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Creator / Susan Cooper

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Susan Mary Cooper (born 23 May 1935) is a British fantasy author, best known for The Dark is Rising series. Her other novels include The Boggart and King of Shadows.

Works by Susan Cooper with their own trope page include:

Other works by Susan Cooper provide examples of:

  • Beethoven Was an Alien Spy: It's never made clear exactly what's going on with Richard Burbage/Babbage in King of Shadows, but it's definitely something supernatural.
  • Haunted Technology:
    • In The Boggart, the boggart possesses a computer.
    • In The Boggart and the Monster, the boggart possesses an ROV searching for the Loch Ness Monster.
  • Historical Domain Character: William Shakespeare, Richard Burbage, and others in King of Shadows.
  • Intergenerational Friendship: In King of Shadows, 11-year-old actor Nat is transported back in time to 1599, where he forms a loving friendship with 33-year-old William Shakespeare. Nat's father killed himself and Shakespeare's son died at Nat's age, which is why they are drawn to one another.
  • Lover and Beloved: Heavy subtext in the relationship between Shakespeare and the protagonist in King of Shadows.
  • Poltergeist: The title character of The Boggart is a mischievous invisible creature who lives in a castle in Scotland and plays pranks on the inhabitants, including the traditional poltergeist tricks. It's said that creatures like him live all around the world, and are known by different names in different cultures. One of the novel's minor characters is a parapsychologist who believes in the 'troubled adolescent' theory of poltergeist activity, and makes a nuisance of himself trying to prove that one of the Boggart's human friends is the source of the disturbances.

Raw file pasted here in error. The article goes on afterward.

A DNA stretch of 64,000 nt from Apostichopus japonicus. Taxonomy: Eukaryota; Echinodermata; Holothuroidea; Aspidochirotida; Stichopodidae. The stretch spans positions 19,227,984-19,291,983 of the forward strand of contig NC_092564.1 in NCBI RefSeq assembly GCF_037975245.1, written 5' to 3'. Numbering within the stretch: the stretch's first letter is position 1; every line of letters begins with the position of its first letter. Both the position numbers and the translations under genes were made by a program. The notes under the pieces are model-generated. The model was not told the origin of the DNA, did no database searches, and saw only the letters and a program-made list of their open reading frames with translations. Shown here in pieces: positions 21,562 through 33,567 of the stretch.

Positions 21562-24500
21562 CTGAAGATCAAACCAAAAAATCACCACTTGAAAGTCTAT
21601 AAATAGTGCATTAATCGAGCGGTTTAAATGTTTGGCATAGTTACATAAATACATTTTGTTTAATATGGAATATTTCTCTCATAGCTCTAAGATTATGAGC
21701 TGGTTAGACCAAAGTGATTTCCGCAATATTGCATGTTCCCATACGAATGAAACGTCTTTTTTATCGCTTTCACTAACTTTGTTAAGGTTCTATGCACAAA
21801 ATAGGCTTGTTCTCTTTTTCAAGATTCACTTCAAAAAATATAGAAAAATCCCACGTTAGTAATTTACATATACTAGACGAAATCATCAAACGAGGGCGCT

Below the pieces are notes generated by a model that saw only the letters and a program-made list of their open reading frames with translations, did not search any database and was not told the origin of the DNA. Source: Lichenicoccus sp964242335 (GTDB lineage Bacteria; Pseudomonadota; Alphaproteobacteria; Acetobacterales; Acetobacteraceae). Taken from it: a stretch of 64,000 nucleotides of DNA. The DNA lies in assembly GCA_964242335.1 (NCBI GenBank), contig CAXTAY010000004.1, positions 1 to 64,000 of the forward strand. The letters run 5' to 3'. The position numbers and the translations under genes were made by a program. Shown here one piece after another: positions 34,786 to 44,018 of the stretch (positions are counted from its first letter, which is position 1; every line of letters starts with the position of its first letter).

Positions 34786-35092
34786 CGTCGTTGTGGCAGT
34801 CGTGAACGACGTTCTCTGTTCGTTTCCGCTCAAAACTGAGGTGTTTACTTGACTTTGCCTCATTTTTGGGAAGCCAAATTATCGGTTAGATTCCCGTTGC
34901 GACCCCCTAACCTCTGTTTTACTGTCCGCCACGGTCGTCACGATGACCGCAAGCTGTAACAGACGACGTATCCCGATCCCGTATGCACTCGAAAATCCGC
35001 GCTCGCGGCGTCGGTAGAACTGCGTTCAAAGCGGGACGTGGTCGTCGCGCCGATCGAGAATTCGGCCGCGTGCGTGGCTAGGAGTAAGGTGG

• Selkies and Wereseals:
    • Her picture book Selkie Girl recounts a traditional selkie legend from Ireland.
    • Seaward features characters who turn out to be selkies.
    • The Boggart and The Boggart and the Monster contain allusions to the selkie legend, although all the seals who actually appear in the novels are, as far as the reader ever learns, just seals.
  • Stock Ness Monster: The Boggart has a passing mention that the Loch Ness Monster is another shapeshifting boggart, explaining how it's lived so long and why nobody can find it when they go looking. In The Boggart and the Monster, the boggart and his human friends help Nessie, who has become trapped in his giant lake monster form, evade a scientific expedition trying to prove his existence.
  • This Is a Work of Fiction: The Boggart has a note at the front stating that the boggart's castle, the neighboring town, and the theatre where the protagonists' father works are inspired by real places, but that the characters are entirely fictional, except for the theatre manager's dog.
  • Trust-Building Blunder: In King of Shadows, a Jerkass drops the hero in the falling-backward exercise... and is promptly bawled out by the director and kicked out of the group on the spot.